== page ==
Analysis, Interviews, Opinions

Why land degradation needs urgent global action

Land degradation requires immediate and concerted action from stakeholders across the world, a leading environmentalist has said, in light of the World Environment Day being marked on June 5 – a major outreach programme of the United Nations in support of the environment.

“Every year, the UNEP-led World Environment Day (WED) highlights a critical environmental issue, and, in the process, brings together the global think tank to address the underlying factors and spearhead international efforts to protect the environment,” said Sonal Agrawal, Lead Environmental Consultant at Climatize, a Serco Company.

This year, the Kingdom of Saudi Arabia is hosting World Environment Day with a focus on accelerating land restoration, drought resilience and desertification progress – or, in simple terms, preventing land from degrading, according to Agrawal.

Here’s what Agrawal has to say:

Let’s delve into the urgency of the issue: land degradation or the reduction/loss of the soil’s productive capacity,” she said.

This degradation, caused by natural factors like rainfall, floods, earthquakes, droughts, and man-made factors such as deforestation, overgrazing, soil erosion, urbanisation, and commercialisation, is a looming crisis.

Land, like air and water, is a crucial resource for humankind. Its degradation leads to food insecurity, rising food prices, climate change, loss of biodiversity and ecosystem services, and other environmental hazards, affecting us all.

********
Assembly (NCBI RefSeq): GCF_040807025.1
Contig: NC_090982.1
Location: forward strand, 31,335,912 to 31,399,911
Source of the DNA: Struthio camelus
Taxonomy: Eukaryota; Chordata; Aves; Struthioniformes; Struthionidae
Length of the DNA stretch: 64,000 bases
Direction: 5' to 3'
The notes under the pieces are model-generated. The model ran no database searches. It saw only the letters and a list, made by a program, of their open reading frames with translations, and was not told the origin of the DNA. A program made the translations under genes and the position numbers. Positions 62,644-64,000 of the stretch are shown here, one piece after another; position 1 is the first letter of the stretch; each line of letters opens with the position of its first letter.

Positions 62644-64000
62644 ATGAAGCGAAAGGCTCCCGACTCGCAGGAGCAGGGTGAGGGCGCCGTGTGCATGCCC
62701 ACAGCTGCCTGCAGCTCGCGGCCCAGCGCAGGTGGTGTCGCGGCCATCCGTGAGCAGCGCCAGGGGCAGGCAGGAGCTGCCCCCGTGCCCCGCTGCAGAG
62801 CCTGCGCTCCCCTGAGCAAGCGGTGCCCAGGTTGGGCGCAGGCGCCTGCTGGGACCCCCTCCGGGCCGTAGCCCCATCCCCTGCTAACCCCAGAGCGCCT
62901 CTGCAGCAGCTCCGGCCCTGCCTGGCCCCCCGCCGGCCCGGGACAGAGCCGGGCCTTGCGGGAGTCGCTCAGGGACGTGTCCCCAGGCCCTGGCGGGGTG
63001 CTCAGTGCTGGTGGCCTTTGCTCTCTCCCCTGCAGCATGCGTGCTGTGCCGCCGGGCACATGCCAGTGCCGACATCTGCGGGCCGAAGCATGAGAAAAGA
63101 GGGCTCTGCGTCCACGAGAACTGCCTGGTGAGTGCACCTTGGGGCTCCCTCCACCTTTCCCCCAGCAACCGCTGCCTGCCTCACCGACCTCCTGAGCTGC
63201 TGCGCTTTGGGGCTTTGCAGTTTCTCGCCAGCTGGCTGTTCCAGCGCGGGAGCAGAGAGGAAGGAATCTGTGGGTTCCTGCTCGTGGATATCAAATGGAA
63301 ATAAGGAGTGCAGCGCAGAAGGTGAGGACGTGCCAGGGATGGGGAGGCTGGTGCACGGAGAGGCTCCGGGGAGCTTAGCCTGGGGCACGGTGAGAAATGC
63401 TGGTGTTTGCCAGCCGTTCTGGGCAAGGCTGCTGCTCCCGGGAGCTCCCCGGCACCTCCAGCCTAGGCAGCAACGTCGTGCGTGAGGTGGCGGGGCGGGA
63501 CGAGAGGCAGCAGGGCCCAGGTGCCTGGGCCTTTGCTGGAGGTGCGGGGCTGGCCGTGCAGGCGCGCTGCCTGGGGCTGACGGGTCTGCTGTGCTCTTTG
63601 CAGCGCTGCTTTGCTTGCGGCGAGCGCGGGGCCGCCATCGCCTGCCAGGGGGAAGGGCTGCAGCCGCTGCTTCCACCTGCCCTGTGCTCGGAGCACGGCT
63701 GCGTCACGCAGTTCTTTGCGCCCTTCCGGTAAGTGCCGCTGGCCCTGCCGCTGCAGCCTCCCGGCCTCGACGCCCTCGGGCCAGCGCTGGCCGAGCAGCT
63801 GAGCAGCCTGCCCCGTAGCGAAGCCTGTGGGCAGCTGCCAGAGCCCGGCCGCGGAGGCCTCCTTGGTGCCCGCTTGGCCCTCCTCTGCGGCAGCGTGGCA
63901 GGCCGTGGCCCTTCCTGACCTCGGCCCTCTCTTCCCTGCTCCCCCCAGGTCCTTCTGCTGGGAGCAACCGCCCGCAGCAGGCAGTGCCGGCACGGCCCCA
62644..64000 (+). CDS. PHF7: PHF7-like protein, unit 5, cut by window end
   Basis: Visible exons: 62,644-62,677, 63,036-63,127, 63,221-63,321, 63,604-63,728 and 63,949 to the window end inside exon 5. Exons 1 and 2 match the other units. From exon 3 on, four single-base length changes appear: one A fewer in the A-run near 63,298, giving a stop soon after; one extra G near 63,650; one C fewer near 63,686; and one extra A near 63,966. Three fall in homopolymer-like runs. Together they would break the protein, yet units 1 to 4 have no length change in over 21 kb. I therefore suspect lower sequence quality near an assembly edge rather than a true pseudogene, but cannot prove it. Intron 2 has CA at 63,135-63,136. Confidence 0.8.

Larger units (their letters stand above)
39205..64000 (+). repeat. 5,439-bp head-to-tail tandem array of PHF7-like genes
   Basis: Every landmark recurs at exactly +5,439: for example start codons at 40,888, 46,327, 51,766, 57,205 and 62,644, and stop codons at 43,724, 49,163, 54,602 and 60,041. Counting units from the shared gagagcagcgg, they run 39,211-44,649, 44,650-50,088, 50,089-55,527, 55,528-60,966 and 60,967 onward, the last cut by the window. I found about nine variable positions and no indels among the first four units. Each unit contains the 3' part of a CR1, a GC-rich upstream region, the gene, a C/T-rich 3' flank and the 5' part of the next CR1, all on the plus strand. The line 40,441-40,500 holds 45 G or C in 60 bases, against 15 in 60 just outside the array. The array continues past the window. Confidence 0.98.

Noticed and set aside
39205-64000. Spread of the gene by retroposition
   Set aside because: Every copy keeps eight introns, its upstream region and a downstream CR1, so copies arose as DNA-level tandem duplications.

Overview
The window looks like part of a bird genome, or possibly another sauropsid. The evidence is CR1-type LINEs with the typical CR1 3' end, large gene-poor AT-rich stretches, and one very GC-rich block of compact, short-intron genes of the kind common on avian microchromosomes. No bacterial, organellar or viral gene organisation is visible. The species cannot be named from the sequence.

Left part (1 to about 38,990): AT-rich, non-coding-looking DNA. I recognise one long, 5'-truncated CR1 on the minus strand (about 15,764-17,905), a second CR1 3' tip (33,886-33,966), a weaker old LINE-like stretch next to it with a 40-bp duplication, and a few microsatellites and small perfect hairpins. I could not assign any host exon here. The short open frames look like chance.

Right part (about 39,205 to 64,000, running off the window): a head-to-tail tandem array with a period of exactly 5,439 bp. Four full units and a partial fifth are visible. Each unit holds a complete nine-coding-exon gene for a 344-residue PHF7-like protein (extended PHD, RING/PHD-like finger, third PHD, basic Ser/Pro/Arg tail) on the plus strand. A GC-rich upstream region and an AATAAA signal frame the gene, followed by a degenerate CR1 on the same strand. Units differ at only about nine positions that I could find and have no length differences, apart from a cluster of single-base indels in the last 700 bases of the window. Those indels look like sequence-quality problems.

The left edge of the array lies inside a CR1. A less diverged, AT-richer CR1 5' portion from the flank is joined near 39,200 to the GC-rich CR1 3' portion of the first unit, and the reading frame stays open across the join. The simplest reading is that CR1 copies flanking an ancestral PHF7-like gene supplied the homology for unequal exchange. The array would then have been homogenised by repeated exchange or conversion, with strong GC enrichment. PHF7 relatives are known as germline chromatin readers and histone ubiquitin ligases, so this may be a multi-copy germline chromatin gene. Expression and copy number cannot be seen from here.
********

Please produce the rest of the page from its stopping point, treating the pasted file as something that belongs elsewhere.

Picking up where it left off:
The urgency of this issue cannot be overstated, and it requires immediate and concerted action from all stakeholders. 

Some countries are at the forefront of combating land degradation. Initiatives like the UN Decade on Ecosystem Restoration and the G20 Global Land Initiative have escalated efforts at the global level.

The G20 Global Land Initiative was adopted under Saudi Arabia’s G20 presidency, and they are now hosting World Environment Day with a similar theme.

While governments are awakening to the value of sustainable land management due to its direct link to food security, businesses are still lagging. It's crucial to emphasise that businesses, despite their current stance, play a significant role in combating land degradation.

By recognising their potential and stepping up their efforts, companies can become a crucial part of the solution, ultimately making a real difference.

An organisation targeting LEED certification might avoid building on sensitive lands, such as farmland, floodplains, and habitat, opting for a brownfield site instead.

The companies reporting their ESG (environment, social, and governance) performance as per widely adopted Global Reporting Initiatives (GRI) standards might address the land degradation aspect through GRI disclosure on Effluent and Waste.

However, the lack of standardised metrics to measure and track land degradation makes it difficult for companies to assess their impact and make informed decisions about sustainable land management.

The ESG frameworks fail to address land as an environmental parameter to be monitored, which needs to change. The existing ESG reporting frameworks struggle to give this component its own section and create confusion for businesses when determining how to monitor environmental impacts comprehensively; there is currently no standard metric that serves as a one-stop solution.

Looking ahead, the need for a unified approach to reporting is paramount. Such an approach would provide transparent, consistent, and measurable performance across businesses. This would drive cohesive, effective policymaking, improve cross-border cooperation, and enhance global environmental standing.

The kingdom has a unique opportunity this World Environment Day to lay the foundation for this unified framework, setting a precedent for the world to follow in how we present our environmental report card.

This could be the start of a brighter, more sustainable future, underlining the importance of collaboration and standardisation.